5. Be Careful of What You Eat
  6. While you may be ready to chow down on a hamburger after surgery, your mouth and teeth won’t. For the next few days after the surgery, choose soft foods and liquids such as pureed soup, yogurt, smoothies, applesauce, cream of wheat, and oatmeal. Just make sure nothing is too hot or too cold. If possible, opt for foods that are high in vitamins A and C–which will aid the healing process–such as mashed sweet potatoes and stewed carrots. Additionally, avoid alcohol and anything spicy, don’t drink from any straws, and stay away from any and all tobacco products.

    Aerial view of a bowl of soft white yogurt sprinkled with uncooked oats and sliced strawberries

  7. Brush Carefully
  8. After surgery, you’ll need to continue to brush your teeth, but be sure to be very gentle around the affected area. You don’t want to cause any further irritation.

  9. Keep Your Mouth Clean
  10. Avoid rinsing for 24 hours after the procedure. But then, to help keep the surgical site clean, gently rinse with warm salt water a few times a day. This rinse gently removes any bits of food stuck around the affected area that could lead to tooth decay or infection.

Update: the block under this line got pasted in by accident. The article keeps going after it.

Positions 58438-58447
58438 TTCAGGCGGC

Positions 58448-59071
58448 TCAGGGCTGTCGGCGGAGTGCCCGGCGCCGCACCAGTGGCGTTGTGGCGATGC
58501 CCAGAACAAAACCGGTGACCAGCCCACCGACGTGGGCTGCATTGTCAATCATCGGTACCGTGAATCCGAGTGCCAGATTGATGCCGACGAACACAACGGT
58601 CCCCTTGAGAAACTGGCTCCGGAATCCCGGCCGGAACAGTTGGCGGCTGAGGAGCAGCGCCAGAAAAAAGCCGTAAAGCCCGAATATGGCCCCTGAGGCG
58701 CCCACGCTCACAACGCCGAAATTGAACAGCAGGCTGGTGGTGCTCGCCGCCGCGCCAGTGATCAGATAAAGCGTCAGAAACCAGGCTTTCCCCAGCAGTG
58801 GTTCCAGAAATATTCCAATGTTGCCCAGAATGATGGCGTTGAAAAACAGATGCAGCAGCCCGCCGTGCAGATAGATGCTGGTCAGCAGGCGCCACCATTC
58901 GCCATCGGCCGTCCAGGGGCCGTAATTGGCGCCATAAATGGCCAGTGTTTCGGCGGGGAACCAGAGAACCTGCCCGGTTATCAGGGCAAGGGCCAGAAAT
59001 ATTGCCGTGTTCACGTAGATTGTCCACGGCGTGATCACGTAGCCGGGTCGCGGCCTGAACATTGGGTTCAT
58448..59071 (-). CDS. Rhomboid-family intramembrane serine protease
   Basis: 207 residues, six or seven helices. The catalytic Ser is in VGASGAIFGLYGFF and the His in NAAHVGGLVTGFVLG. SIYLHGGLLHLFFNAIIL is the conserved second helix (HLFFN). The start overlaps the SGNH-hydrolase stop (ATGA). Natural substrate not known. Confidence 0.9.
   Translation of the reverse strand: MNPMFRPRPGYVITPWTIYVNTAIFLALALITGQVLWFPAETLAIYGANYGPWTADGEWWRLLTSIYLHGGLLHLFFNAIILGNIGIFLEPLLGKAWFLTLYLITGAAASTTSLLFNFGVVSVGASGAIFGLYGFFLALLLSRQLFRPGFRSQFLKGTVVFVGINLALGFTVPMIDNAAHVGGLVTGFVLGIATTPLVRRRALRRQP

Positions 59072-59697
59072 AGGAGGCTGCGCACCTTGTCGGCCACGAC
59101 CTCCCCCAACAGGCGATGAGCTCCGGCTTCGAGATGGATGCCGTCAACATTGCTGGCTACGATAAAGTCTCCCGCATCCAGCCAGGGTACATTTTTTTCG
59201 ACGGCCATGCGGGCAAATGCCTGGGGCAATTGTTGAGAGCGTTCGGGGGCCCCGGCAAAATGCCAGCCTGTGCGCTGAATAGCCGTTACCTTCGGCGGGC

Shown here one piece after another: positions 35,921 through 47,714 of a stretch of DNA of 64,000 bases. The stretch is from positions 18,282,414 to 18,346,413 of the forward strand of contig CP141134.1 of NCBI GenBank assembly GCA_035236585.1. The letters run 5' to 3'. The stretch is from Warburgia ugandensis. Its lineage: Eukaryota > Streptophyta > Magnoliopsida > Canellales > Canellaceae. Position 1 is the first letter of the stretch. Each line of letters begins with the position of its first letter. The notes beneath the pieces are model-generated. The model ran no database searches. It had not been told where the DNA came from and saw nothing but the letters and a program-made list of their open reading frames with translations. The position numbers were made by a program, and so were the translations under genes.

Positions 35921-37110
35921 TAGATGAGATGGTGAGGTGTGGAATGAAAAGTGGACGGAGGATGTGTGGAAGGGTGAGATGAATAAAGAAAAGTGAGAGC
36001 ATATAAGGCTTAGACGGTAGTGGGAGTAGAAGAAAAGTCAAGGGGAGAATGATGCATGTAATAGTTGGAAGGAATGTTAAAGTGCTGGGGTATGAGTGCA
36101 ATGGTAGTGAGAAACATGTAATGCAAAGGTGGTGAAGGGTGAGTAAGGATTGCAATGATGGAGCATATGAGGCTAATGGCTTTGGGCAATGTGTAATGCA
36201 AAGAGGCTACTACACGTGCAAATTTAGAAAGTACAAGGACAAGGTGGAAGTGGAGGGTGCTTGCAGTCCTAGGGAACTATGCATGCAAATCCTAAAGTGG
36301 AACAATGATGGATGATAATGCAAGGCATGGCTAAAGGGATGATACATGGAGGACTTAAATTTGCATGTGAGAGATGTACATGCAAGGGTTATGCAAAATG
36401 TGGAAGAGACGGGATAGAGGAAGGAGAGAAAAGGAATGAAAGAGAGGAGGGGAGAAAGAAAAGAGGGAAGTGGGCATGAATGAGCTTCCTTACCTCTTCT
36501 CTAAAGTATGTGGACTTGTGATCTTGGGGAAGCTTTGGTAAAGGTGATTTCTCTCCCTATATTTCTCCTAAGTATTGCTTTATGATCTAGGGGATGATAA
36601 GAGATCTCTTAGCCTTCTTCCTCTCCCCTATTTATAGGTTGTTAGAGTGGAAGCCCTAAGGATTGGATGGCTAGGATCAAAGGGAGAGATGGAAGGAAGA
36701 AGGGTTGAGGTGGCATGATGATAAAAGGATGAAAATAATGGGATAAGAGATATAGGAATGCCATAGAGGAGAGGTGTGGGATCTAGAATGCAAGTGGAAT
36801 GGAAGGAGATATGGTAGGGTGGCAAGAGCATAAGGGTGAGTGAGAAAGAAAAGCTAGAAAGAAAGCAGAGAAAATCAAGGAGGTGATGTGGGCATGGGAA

11. Follow Your Dentist’s Orders
  12. It is vital that you follow the instructions of your dental surgeon. Follow all their post-operative care instructions and only take any prescriptions in the correct doses. By following their recommendations, you can avoid infection and promote a smooth recovery.

More Questions? Ask Us!

If you have any other questions about caring for your teeth after dental surgery, contact us today.

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Embrace
Your Smile!

8544 US Highway 42, Suite 500, Florence, KY 41042
(859) 371-4000

Practice Hours
Mon - Tue: 8AM - 5PM
Weds - Thurs: 10AM - 7PM
Friday: 10AM - 5PM
4122 Shelbyville Rd Suite 103,
Louisville, KY 40207
(502) 890-7760

Practice Hours
Mon - Tue: 8AM - 5PM
Weds - Thurs: 10AM - 7PM
Friday: 10AM - 5PM